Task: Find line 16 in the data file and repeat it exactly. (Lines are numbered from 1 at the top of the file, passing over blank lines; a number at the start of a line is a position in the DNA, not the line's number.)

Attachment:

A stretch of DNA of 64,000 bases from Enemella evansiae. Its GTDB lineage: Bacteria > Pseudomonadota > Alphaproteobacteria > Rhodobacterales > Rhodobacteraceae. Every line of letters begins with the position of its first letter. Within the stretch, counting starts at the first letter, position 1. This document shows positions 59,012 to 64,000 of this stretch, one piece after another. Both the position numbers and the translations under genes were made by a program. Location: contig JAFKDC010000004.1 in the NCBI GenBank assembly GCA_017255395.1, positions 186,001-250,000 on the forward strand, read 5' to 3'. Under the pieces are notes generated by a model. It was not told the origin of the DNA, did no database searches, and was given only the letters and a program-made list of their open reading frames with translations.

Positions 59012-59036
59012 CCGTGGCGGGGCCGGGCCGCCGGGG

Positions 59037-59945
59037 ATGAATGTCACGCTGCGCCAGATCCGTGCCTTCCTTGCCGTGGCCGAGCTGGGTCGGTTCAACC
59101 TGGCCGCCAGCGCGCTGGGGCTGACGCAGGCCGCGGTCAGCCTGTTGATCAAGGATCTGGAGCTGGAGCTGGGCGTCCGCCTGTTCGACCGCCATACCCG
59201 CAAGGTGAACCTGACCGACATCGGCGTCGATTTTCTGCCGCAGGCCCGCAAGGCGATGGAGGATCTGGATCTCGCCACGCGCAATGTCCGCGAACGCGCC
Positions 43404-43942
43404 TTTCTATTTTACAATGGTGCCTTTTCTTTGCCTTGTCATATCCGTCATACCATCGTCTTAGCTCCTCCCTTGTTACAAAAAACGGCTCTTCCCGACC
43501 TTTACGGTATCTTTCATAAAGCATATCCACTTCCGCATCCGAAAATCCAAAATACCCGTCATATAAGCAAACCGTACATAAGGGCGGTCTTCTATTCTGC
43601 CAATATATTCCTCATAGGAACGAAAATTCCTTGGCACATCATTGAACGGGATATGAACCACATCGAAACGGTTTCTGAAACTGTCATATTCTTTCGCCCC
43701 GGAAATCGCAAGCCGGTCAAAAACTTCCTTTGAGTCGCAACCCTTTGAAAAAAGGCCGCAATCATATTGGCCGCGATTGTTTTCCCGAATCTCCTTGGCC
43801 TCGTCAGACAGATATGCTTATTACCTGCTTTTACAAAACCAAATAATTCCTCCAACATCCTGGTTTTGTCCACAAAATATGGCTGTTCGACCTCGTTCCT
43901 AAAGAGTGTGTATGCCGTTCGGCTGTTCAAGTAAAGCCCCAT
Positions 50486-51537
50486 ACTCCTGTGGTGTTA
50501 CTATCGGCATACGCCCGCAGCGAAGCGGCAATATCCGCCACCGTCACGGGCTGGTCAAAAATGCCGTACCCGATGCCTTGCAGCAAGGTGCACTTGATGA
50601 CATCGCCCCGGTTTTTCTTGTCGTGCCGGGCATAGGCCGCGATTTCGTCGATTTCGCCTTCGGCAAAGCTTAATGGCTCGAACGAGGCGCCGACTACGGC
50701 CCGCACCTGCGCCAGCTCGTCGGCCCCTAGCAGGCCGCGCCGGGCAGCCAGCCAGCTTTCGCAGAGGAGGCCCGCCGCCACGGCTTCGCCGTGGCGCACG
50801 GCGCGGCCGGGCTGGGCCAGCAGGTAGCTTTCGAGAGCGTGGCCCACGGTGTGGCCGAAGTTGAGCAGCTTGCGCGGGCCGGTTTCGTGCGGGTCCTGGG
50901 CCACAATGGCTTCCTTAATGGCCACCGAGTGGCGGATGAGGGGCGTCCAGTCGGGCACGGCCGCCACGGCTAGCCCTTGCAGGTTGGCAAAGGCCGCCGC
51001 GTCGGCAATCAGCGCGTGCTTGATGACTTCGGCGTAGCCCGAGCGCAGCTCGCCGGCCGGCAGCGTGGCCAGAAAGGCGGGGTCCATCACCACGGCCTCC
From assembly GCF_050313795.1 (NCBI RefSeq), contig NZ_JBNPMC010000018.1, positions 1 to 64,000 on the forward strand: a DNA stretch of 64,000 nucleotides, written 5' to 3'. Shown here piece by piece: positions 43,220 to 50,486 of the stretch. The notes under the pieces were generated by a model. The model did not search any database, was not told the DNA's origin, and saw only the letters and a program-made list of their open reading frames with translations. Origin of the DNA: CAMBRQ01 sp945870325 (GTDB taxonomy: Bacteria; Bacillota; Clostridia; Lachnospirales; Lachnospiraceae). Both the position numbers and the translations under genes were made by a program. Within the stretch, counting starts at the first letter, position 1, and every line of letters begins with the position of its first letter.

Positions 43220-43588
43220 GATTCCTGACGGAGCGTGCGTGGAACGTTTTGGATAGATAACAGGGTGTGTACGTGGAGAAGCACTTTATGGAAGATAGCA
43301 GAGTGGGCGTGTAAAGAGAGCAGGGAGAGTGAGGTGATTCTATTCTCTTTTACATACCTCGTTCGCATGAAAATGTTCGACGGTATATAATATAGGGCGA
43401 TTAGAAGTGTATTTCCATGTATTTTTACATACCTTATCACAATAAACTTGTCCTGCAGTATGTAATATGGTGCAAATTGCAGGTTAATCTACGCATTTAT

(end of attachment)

50486 ACTCCTGTGGTGTTA